THE STORM

by White Wolf

The sun shown down mercilessly, scorching man and beast alike. Even the sparse shade offered no relief from the relentless attack. The earth was parched and cracked, and the heat rose from it in waves, making the distance dance. It gave the appearance of having to peer through rippling water at the far horizon. There was no visible life to be found anywhere. Even the lizards, snakes and scorpions of this ghost land sought refuge in the few clumps of shriveled grass that dotted the endless flatland that stretched away to the distant red sandstone cliffs.

All was quiet--too quiet. The wind came from nowhere, skipped across the barren earth, swirled the sand, and then, was gone again. It barely made a sound. The silence was the kind that whispers to all who know its language that something is coming.

Looking across the desert, it appeared as if something in the wavering horizon was moving. The heat waves and swirling sand made it impossible to tell for sure. Maybe it was only an apparition, a joke on the eyes that strained so hard to see. Then, again, maybe there was really something out there.

The movement began as part of the wavering distance, and then gradually grew larger and more solid. It was no illusion, no mirage. It was real. As it moved closer, it became obvious there were two figures, a larger one behind the other. They moved closer. The figure in front was a man, and the one behind was...a horse. They were moving at a strong, steady pace. Closer. Ever closer.

The man and the horse both had their heads down, though it was not because of exhaustion, for they did no falter in their step. They had the air of two who have far to go and much time in which to get there. Neither were they lost. Their destination and the direction to go were sure to them. They may have traveled this way before. Closer they came. Ever closer.

Suddenly, the man and the horse halted. Neither had stopped first. It was as if they had both made the same discovery at the same instant. They both lifted their heads and looked to the West. In the distance, they could see that the horizon was blotted out by something large and black. It, too, was moving closer, only at a far faster pace. Soon it would be upon them.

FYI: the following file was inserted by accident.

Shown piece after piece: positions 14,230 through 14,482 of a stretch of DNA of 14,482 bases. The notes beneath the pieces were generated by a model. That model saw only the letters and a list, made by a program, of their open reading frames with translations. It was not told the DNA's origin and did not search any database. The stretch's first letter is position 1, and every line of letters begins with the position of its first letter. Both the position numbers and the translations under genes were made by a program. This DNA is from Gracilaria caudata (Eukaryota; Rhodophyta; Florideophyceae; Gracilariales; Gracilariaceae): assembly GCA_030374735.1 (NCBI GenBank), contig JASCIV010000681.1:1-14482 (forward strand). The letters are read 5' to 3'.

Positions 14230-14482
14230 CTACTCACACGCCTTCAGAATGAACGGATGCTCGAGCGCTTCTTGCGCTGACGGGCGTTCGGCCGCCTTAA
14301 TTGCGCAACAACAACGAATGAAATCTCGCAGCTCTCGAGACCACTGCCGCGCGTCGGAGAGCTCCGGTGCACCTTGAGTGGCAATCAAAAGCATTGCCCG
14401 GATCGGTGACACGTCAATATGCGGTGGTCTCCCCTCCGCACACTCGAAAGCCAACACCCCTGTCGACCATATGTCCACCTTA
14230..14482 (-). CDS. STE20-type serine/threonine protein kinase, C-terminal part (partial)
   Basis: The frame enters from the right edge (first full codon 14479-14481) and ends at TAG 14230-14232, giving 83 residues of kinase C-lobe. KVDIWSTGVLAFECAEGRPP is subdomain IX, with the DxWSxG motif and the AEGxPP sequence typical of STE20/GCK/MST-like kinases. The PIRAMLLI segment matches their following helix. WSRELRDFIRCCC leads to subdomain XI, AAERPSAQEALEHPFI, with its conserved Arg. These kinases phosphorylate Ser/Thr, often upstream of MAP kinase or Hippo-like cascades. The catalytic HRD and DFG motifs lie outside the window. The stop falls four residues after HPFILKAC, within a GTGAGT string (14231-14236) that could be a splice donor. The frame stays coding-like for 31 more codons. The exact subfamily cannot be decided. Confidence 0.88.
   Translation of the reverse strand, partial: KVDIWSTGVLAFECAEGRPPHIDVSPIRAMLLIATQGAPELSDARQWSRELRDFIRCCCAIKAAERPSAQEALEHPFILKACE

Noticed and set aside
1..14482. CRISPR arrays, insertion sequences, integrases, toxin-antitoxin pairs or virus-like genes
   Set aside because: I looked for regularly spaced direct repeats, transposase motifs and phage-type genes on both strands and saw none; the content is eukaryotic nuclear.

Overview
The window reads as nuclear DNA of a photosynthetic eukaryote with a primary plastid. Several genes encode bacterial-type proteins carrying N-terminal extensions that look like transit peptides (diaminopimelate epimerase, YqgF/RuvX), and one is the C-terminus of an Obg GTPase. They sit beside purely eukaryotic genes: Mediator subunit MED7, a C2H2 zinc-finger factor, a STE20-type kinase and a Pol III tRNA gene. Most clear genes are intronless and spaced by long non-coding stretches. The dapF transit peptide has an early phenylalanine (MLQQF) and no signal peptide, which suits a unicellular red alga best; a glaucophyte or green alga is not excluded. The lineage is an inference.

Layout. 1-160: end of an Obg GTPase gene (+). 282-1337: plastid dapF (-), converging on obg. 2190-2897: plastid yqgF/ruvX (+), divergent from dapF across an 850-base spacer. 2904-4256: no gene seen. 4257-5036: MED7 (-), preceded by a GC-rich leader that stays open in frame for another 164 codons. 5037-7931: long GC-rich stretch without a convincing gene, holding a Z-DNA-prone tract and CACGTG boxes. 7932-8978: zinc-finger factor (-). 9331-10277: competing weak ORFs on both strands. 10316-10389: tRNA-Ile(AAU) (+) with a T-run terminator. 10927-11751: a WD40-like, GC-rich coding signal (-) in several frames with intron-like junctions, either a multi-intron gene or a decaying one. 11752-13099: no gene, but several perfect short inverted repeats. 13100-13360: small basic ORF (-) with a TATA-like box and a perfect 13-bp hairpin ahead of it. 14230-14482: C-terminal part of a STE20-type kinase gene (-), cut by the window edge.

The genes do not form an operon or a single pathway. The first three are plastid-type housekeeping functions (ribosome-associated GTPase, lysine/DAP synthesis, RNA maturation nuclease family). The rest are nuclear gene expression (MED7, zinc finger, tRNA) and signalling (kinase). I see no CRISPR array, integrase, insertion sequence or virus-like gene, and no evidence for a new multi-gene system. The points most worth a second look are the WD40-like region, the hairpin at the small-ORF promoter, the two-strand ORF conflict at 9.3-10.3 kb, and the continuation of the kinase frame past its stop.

The man looked around him. There was no protection from it. None whatsoever. They would be completely at its mercy, and that was one characteristic it did not possess. The only option they had was to stay where they were and prepare as best they could.

The man secured the few possessions he had firmly to the horse. He took a large red bandana from his back pocket. He tied the bandana securely around the horse's eyes and over its ears. He took a small handkerchief from his shirt pocket and tied it around the horse's nose.

He had to hurry because it was moving ominously closer.

The man made the horse lie down with its back to the approaching blackness; its head down toward its chest for maximum protection. With the reins wound tightly around his left hand, the man lay down against the horse's stomach with his head tucked between the horse's front legs. He closed his eyes and covered them with one hand while he used the other to cover his exposed ear.

The man and the horse didn't have to wait long before it reached them. Soon, they heard the roaring of the wind and the sting of the sand being driven with tremendous force against them.

The wind increased in intensity and sound. Before long, there was nothing but a furious roaring in their ears. The force of the sand was so great it felt like a giant piece of sandpaper was being scraped across them. It tore at the man's clothing and stung his skin.

The saddle and pack took the brunt of the assault, but it didn't protect them from much of the punishment they were forced to endure.

It left as suddenly as it had come.

The man got up and shook off the sand that had swept up in a drift over the horse and piled up against him. He pulled on the reins until the horse got up and shook itself. The man removed the handkerchief and the bandana from the horse's face and ears.

They both stood and looked toward the blackness as it retreated to the East. Smaller it grew until it was no longer visible in the wavering of the heat as it once more rose from the bleached earth.

The man brushed the loose sand from the pack. He got his canteen and poured some water in his hat and gave it to the horse. He drank a little himself and then, replaced the canteen on the saddle. Giving one last look toward the East, the man pulled gently on the reins, and he and the horse started off in the direction they had been headed when it came.

They moved away at the same slow, steady pace. Farther away they got, ever farther, until they were an indistinguishable part of the wavering horizon.

The sun continued to shine down mercilessly, scorching man and beast alike.